Then Martinez decided that anything the defenders in front of him could do badly, he’d at least try and match, trying a spectacular flying save from a shot from the edge of the box, but only managing to palm it into his own net. At least he had the excuse of being a young man, and young goalkeepers will have moments like that – even if it does feel like young goalkeepers at Arsenal are more likely to do it more often than others. International defenders like Koscielny had no such excuse.

23 – Fucking hell, we’re really playing like a side that was out on the lash until 5am and doesn’t remember any of the people we were boozing with. Awful

A simple move, cross from the right, and header by Noel Hunt made it 4-0, and Arsenal were the ones looking like a team comprised of Hunts. It was really, really bad, and Sky were cutting to footage of Tony Adams in the crowd, looking glum, and then to Steve Bould, sitting on the bench looking like he couldn’t believe it. Unsprisingly, Arsene looked like thunder, but the question wasn’t so much what he’d do to change it, but how many Reading would score.


Saved though, obviously.

Then, in one of the most significant moments of the entire fixture, Theo Walcott raced onto a through ball and lifted the ball over the keeper for a great finish to make it 4-1. Like many others, I joked on liveblog that the comeback was on. It really was a joke – I had no sense we could remotely get back into the game.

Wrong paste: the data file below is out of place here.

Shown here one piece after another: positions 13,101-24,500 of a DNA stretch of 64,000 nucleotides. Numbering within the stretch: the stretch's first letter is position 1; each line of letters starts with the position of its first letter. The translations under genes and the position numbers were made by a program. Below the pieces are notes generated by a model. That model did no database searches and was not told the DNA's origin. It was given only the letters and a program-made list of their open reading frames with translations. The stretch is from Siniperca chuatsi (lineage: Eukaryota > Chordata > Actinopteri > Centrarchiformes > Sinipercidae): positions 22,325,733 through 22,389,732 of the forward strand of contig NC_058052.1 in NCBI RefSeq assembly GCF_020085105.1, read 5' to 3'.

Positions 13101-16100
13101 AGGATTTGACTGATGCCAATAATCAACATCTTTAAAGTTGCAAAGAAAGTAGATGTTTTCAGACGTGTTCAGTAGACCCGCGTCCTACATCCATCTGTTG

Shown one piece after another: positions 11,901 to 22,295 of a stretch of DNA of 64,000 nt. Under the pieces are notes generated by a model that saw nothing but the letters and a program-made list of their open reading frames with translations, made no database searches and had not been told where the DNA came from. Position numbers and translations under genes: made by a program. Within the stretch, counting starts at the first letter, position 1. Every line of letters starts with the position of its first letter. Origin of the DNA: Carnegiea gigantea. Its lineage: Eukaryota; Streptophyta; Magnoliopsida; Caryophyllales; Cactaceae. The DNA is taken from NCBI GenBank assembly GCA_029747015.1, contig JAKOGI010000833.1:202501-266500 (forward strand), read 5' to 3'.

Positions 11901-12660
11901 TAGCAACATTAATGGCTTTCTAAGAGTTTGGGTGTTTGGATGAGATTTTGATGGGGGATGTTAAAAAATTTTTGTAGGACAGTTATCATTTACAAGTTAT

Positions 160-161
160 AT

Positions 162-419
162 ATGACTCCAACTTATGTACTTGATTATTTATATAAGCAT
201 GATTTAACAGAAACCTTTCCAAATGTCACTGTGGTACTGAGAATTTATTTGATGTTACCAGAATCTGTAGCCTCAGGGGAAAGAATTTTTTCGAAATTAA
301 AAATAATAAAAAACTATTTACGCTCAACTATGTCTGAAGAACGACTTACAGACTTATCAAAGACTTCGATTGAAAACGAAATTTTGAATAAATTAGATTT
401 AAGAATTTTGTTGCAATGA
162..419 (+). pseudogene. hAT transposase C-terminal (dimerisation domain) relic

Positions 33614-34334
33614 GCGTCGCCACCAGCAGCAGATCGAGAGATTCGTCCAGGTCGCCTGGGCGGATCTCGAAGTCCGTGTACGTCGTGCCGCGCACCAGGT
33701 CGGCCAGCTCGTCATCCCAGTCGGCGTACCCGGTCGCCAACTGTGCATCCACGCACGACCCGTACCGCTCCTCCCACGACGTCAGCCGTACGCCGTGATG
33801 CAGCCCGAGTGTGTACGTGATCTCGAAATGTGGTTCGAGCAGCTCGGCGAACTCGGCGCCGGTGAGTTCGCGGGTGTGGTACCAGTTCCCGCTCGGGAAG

With no changes at half time (I mean, why would you, right?), the second half started exactly like the first, with Reading continuing to batter us and having several chances to get their fifth. While you already thought it was over, had they taken even one of those chances it would’ve been even harder to believe what followed. Yet they didn’t, and after they missed a relatively easy header, we started to get a foothold in the game. While still not looking dangerous, passes started making their mark, and we had much, much more of the ball, and finally started making chances.

57 – Um. If we’d taken our chances this half, we’d be level.

Of course, had Reading taken theirs, we’d be dead and buried.

On the hour mark, the manager replaced Frimpong and Gnabry with Eisfeld and Giroud. It was something of an inspired move, and with Walcott looking ever more lively, we started looking genuinely dangerous, before a Walcott corner was expertly put away by the France international. Suddenly it was 4-2, we were looking dangerous, and you really did feel there was a possibility we might be able to do something.

69 – I’ve turned the TV volume down, but I’m hearing from Twitter that the noise from the Arsenal fans is immense. If anyone’s going to win it for us…

Although we still looked like our League Cup side generally does – youthful and not as fluent as the senior side (or at least not as fluent as we’d like the senior side to be!) – Reading looked tired, and increasingly like they were trying to sit on their lead, a dangerous proposition for a Reading side against any Arsenal team, you have to say.